Very nice work on supporting both opt and key args.
Although if you had something like this:
(defun fn (a &o (b 'b) (c 'c) &k (d 'd))
with a usage like this:
(fn 1 'd 'e)
... how would you know whether:
1) 'd is the value of the first opt arg and 'e is the value of the second (the key arg unsupplied)
2) 'd is the key for the key arg, and 'e is its supplied value (the 2 opt args unsupplied)
Maybe I'm missing something here, but it seems to me that unless you have special syntax for keywords, you will get into trouble.
And if you have to introduce special syntax for keys anyway, it is just as well to make every single argument keyable on its symbol (even vanilla ones), and just worry about combining &o and &rest (which should then be doable).
"with a usage like this: (fn 1 'd 'e) how would you know..."
The interpretation is that d and e are the two optional args, so any caller wanting to supply a keyword arg has to supply the optionals. Recall that I said it was possible, not sensible. :) But in tool design I think we should let users hang themselves rather than guess (perhaps wrongly) that no one would ever come up with a good use for such a thing.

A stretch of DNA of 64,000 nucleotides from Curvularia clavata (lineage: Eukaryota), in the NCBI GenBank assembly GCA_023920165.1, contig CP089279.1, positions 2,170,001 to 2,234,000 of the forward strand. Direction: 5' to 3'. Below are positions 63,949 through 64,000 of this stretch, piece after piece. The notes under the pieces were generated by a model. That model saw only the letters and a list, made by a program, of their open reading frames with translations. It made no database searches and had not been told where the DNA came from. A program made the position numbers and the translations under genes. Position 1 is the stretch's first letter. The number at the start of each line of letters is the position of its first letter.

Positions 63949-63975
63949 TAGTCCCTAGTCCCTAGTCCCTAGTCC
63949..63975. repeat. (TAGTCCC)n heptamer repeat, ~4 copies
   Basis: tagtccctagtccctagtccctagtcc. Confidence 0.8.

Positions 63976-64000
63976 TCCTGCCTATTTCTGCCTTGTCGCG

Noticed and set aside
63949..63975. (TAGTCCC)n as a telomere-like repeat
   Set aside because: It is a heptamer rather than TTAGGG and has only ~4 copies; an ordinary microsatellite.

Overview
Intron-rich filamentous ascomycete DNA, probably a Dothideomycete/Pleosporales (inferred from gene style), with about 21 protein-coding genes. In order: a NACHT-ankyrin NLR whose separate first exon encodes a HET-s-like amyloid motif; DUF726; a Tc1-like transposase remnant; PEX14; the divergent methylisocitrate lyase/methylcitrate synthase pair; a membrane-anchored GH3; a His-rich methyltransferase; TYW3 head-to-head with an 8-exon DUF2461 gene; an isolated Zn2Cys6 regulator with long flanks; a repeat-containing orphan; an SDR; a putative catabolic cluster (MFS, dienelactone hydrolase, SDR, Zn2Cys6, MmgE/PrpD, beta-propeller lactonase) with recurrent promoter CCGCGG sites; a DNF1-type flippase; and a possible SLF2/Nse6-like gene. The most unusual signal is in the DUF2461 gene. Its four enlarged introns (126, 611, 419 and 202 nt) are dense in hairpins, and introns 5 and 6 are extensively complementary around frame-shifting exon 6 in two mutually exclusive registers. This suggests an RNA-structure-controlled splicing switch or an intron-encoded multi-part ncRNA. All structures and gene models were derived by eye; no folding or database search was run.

A second, lesser motivation is that CL works that way.
c.l.lisp just offered a much better observation: the optional args above are standard for the various "read" functions, and the start and end keywords are standard for string functions. Read-from-string then is inheriting consistently from both families.
> Having all parameters be keyword arguments as well might be interesting, but it wouldn't avoid optional/keyword confusion.
Let's say you have a function with 3 standard args followed by 2 opt args. So you have 5 args, all keyable on the symbol you give them in the def.
Let's further say that in a call to this function, I key the middle standard arg (#2 in the def) plus the first opt arg (#4 in the def) and also, I omit the second opt arg (#5 in the def). So, I'm supplying two standard args apart from the two args I'm keying. Then the function call parser would know, after identifying the 2 keyed args and matching them to positions #2 and #4 in the def, that the first non-key arg supplied corresponds to position #1 in the def, the second non-key arg supplied corresponds to position #3 in the def, and that an arg for position #5 in the def is missing, leading to the usage of the default value for this opt arg.
This would even work when you want to raise an error for a non-supplied, non-opt arg.
Wouldn't this work quite intuitively (keying an arg when calling a function "lifts it out" of the normal "vanillas then optionals" argument sequence, shortening that sequence, put keeping a well-defined order for it)? (You would need special syntax for keys in this proposal. My suggestion is a colon appended to the arg symbol, rather than prepended, like in CL.)
Can someone give a counterexample if they think this somehow wouldn't work?
&rest args are left as an exercise for the reader :-)